By Rebati Adhikari
The unique topography makes Nepal extensively rich being home to 3.2% of world’s flora (as per Nepal’s fifth national report to the convention on biological diversity) covering only 0.1% of the earth.
According to Trade and Export Promotion Centre, in the fiscal year 2072/73, herbs worth Rs 1.24 billion were exported in contrast to Rs 1.63 billion in the fiscal year 2071/72. Rs 1.60 billion in 2070/71. Meanwhile, a study on the impact of Yarsagumba on Nepali economy done by Nepal Rastra Bank shows in the fiscal year 2070/71, Yarsagumba worth Rs 4.92 billion was collected from 11 districts of Nepal which is three times higher than the overall herbs export of fiscal year 2070/71. That means a vast resource of herbs remains untapped.
The government of Nepal has recorded the availability of 800 species of herbs in the country. We take pride in the affluence but unfortunately we have been unable to exploit the resources to make it a major source of income for the country. Where is the loophole – in the policy, in the production or in the trade?
It is not that nothing has been done. A Memorandum of Understanding was signed in 1999 between the Department of Plant Resources, Ministry of Forests and Soil Conservation and the Central Department of Botany, Tribhuvan University and international partners to publish 10 volumes on the flora of Nepal. The first volume on Flora of Nepal was published in 2011 and other volumes are known to be in the process of publication. Several other documents have been published by the Department of Plant Resources meanwhile. But government efforts on herbs promotion are clearly lackluster in effect. “There are only few indepth researches done so far on herbs because Nepal doesn’t have highly equipped standard laboratories nor a conducive policy. Collaborative research is rare. Most of the research are carried out at individual levels by the Department of Plant Resources, the private sector, Nepal Academy of Science and Technology (NAST),” says Yadav Uprety, Program Officer at Research Centre for Applied Science and Technology (RECAST). According to Uprety, the problem lies in every part of the chain – herbs production, collection and trade. Illegal trading to Tibet is one of the major predicaments. “There is a mechanism for monitoring herb trading but we lack resources. Besides, during the documentation of available herbs, all parts of the country are not covered. There could be more than 50% herbs that remain yet to be documented.”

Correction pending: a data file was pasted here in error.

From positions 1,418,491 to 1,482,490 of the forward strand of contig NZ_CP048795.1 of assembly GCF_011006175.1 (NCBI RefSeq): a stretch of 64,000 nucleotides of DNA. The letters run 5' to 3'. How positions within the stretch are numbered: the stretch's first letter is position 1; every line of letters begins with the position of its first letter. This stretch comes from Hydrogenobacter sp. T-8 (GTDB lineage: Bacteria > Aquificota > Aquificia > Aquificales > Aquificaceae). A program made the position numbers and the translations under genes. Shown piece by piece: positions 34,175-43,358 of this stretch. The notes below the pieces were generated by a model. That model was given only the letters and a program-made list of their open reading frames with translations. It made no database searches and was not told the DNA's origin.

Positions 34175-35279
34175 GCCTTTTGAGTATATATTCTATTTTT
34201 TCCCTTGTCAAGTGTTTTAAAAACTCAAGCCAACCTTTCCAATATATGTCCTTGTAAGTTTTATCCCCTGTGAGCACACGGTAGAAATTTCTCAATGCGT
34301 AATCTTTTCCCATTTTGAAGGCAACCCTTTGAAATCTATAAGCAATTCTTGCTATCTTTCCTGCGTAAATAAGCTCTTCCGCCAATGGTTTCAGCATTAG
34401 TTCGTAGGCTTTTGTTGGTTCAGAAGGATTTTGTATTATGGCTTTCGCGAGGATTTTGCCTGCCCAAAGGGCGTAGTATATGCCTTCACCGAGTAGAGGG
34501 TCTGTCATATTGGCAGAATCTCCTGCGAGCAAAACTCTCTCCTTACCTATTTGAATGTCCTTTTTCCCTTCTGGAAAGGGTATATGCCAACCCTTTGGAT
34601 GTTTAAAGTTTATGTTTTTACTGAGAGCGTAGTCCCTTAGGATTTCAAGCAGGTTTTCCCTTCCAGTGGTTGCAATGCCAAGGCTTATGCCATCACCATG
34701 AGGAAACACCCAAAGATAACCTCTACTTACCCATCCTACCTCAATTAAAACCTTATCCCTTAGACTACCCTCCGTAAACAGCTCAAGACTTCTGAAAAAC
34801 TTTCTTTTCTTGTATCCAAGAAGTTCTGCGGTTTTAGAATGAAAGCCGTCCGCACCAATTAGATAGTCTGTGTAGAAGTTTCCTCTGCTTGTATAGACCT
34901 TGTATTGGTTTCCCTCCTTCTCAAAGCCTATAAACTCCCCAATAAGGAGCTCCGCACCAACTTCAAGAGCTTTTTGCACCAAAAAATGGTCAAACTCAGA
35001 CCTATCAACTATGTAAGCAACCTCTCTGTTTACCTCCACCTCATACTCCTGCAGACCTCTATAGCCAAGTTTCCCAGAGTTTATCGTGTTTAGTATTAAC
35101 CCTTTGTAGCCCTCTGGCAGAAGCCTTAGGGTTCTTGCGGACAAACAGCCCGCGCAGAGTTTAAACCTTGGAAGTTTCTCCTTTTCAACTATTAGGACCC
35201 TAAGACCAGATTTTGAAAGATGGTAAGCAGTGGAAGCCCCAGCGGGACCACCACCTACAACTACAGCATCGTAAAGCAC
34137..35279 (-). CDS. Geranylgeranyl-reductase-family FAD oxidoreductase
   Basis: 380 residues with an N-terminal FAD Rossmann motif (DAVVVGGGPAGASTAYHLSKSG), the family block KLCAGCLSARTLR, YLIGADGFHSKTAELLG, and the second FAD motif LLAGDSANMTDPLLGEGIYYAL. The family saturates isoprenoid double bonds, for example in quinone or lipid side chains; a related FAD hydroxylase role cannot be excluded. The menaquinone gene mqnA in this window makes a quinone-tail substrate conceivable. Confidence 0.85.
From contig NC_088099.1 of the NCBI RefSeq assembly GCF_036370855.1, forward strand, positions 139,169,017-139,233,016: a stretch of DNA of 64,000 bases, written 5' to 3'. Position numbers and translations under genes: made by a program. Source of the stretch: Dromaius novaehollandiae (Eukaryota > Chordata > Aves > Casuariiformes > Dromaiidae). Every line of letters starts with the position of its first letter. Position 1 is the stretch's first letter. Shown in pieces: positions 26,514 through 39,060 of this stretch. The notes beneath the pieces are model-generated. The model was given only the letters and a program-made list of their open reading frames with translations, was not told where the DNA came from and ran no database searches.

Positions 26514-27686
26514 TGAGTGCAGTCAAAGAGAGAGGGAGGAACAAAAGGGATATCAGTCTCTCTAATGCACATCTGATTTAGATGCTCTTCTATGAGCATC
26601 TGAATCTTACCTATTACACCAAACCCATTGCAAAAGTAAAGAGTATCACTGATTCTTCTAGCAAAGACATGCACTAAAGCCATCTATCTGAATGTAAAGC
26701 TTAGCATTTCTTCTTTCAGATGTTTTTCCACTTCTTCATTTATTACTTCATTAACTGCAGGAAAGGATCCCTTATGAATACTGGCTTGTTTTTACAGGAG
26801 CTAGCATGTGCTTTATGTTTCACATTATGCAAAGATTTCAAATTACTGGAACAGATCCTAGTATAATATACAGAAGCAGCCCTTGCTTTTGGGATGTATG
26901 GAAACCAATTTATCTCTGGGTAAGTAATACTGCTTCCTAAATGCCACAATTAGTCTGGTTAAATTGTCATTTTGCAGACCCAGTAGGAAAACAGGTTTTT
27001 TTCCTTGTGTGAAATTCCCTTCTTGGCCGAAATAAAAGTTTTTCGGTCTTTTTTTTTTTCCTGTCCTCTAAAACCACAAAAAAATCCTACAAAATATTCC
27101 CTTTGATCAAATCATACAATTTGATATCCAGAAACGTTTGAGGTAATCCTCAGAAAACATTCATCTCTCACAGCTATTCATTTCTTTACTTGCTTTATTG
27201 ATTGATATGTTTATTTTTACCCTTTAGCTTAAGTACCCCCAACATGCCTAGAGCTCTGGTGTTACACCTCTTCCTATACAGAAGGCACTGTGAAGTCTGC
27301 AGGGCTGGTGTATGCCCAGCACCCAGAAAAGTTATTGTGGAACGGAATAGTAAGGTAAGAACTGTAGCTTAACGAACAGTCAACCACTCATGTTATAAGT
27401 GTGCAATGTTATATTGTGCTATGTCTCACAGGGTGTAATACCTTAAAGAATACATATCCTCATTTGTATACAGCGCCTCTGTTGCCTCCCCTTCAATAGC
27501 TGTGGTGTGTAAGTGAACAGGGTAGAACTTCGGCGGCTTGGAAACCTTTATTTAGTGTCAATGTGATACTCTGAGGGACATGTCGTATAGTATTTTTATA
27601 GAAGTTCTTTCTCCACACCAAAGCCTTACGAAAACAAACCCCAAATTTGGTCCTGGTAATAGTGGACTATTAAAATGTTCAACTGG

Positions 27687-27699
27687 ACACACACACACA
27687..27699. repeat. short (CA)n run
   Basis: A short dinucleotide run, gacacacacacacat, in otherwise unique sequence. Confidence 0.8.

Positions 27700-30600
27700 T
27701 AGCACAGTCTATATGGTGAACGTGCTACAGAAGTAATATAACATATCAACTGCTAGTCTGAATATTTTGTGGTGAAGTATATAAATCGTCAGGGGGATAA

Department of Resources had allocated Rs 2,70,63,000 budget in the fiscal year 2072/73 for the study, investigation and marketing of the herbal plants which is to a large degree very less for a country which is endowed with infinite herbal resources. However, only Rs 2,60,30,000 out of the total amount, was spent. Uprety informs that most of the her researches are funded by external sources. Projects are initiated, performed and concluded in collaboration with other countries. “Department of Plant Resources has identified 270 herbs as medicinal plants while research shows 700 species are of medicinal nature. The department has not been able to do enough research. It’s the responsibility of the nation to evaluate, estimate the resources of the country, or else how can the country harness from it”, questions Govinda Ghimire, President of Nepal Herbs and Herbal Products Association.